Christchurch mountain biker Anton Cooper continued on his winning way in the UCI World Cup in USA today.
The 17 year old cleared out to win the junior men's race in the penultimate round of the world cup in Windham in upstate New York.
He was again joined on the podium by exciting Rotorua teenager Amber Johnston who won her second bronze medal in as many weeks, just pipped for second place by a wheel in the junior women's race.
Riders had to withstand blazing conditions over 30C degrees today in Windham, rebuilding to host the World Cup after the effects of Hurricane Irene that ripped through the mountain town last year.
The junior race started two minutes behind the under-23 men, with Cooper pushing through four of the 50-plus under-23 field. He won in 1:08.12, matching the lap times of the best under-23 riders in another outstanding display.
The rest of the field responded to his challenge, with the second placed rider three minutes back, after they were more than six minutes behind the brilliant young kiwi at Mont Sainte Anne in Canada last weekend.
"It is crazy hot here today, one of the hotter races I've done. The humidity is high. I am doing nothing just standing around now and sweating all the time," Cooper said.
The Trek World Racing rider said he was held up for much of the race today as he caught up on the under- 23 riders, after the junior men had a stand alone race last weekend.
"I had to pass 30 or 40 under-23s to finish where I did. It is a different race if you don't have to pass under-023s, but to finish 10th or 11th in under-23 by the end is pretty good with the two minute gap. Overall I am pretty happy.
At the top of the downhill once you were there you were stuck behind them and the downhill is typically where I make up some time. You don't want to take unnecessary risks. I used it as active recovery and set myself to attack them on the next uphill."
Cooper returns to school at Christchurch Boys High next week before returning to Europe in August to prepare for September's world championships.
"The world championships are my big goal. I will head over to Europe four weeks before the worlds and will get some good training and racing in before the worlds. This trip I have definitely accomplished my goals. To win by the margins I have and to get the times compared with elite and under 23s, I am definitely ticking all the boxes at this stage."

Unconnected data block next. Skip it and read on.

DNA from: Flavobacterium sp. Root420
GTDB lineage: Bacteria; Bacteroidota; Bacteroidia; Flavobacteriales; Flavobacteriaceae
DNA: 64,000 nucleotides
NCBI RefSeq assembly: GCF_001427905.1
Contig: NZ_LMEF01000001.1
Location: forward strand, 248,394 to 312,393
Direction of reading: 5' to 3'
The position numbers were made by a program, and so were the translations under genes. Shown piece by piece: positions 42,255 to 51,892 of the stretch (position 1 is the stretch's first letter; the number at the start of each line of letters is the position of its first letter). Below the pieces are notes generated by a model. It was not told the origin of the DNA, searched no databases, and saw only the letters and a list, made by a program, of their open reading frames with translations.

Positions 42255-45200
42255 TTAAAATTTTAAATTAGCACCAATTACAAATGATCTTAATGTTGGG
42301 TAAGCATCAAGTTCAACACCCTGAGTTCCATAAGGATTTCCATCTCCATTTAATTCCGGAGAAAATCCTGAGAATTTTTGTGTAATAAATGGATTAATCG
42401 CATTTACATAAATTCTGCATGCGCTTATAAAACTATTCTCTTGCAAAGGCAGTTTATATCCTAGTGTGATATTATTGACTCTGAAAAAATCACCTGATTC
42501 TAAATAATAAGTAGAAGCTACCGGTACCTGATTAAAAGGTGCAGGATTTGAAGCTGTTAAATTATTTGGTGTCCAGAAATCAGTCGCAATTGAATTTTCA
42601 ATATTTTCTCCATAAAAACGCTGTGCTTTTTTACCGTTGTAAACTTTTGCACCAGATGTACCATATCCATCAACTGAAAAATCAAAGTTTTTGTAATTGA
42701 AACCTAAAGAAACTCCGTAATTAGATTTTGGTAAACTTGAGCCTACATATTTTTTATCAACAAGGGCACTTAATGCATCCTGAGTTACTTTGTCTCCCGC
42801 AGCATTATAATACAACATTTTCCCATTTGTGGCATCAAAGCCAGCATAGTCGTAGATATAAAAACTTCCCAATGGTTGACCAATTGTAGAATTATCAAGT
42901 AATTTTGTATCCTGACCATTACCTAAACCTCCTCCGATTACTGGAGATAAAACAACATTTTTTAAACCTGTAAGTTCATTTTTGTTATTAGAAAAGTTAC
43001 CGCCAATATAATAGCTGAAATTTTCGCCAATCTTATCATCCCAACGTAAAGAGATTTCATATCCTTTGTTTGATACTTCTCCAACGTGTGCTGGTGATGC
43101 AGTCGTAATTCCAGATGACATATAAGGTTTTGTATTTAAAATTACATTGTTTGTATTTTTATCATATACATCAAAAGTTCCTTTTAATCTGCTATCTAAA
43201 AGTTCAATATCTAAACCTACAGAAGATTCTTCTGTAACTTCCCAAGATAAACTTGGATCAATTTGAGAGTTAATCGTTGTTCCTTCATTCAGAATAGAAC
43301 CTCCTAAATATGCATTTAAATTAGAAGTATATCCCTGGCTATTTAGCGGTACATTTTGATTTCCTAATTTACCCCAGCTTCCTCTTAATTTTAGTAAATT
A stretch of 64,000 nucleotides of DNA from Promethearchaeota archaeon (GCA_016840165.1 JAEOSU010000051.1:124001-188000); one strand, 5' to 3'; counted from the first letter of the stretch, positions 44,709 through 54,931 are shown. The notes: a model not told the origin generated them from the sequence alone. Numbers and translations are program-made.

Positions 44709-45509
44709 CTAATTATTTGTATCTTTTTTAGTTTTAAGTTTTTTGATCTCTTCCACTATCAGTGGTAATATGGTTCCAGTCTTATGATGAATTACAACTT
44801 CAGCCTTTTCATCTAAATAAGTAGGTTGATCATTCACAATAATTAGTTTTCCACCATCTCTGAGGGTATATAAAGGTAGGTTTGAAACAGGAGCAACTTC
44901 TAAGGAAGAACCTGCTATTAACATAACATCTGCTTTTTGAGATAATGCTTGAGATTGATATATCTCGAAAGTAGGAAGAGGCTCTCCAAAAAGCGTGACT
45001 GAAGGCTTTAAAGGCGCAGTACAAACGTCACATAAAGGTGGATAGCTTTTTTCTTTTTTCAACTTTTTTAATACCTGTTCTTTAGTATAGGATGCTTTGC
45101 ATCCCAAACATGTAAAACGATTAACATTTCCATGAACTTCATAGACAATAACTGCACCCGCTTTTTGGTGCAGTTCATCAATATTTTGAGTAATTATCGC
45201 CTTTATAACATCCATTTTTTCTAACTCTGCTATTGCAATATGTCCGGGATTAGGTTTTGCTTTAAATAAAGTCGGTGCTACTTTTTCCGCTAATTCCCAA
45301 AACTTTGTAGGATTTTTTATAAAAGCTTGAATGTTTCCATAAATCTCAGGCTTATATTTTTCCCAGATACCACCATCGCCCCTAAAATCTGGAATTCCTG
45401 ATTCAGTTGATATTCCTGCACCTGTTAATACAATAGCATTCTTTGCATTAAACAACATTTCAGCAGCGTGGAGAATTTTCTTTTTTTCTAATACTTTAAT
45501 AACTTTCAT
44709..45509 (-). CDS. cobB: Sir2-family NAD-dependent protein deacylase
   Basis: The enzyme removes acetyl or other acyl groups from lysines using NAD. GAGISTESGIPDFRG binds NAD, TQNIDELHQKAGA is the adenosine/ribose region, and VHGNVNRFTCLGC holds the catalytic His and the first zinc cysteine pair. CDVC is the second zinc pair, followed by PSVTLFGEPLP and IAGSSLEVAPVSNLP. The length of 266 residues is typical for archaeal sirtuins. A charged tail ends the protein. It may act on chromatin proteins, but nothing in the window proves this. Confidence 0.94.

Fellow New Zealand riders Nigel McDowell (Rotorua) and Tom Filmer (Nelson) both had strong performances to both finish in the top-11.
McDowell recovered from a poor start to power his way through impressively from near the back of the 30-strong field to grab ninth place while Filmer did extremely well to finish 11th after racing on a different frame after his bike was damaged in flight.
Johnston,17, produced a remarkable finish on the last half of the final lap to nearly snatch second placing from last week's World Cup winner Frederique Trudel (CAN).
The Oceania junior champion started conservatively in the extreme conditions to be fifth after the first lap and she was still fourth midway through the third and final lap before unleashing an outstanding burst to come within a wheel of the second placed Trudel at the finish.
"I went for it on the last lap. We had pretty much a sprint finish and it was pretty close but just missed out there," Johnston said.
In fact the young kiwi was 30 seconds faster than any other rider over the final half lap to cap off an excellent introduction to under-19 world cup racing as a first-year junior.
"I didn't really know what to expect with my first world cup. I just wanted to give it my all and my goal was to finish mid-field. So I am pretty happy.
"It was crazy here. It was so hot and so hard to get used to. It was hard to race in but I just had to focus on the race and keep cool as much as I could."
Johnston said she would discuss her future with her parents on return to New Zealand.
"I want to go to the world champs but it is up to mum and dad because they said it would be to do these two rounds only this year just for experience so we will now see what happens."
Dunedin's Samantha Hope enjoyed a solid performance to finish seventh.
It was a tougher day for last week's under-23 women's winner Samara Sheppard, who didn't have the legs in today's super-hot conditions, finishing sixth.
The Swiss-based Wheeler IXS rider started fast as she did last week in Canada but was unable to push on today, falling back each lap to finish sixth, well behind teammate Jolanda Neff (SUI) who won her second world cup of the year.
Sheppard is now in fourth place overall in the world cup series with one round remaining.
Meanwhile Wellington's Tom Bradshaw was the best of the under-23 men in 32nd place ahead of Brad Hudson (Christchurch) and Mathew Waghorn (Palmerston North) in the ultra-competitive category dominated by world class European riders.
Five New Zealanders are in action tomorrow in the final of the downhill.
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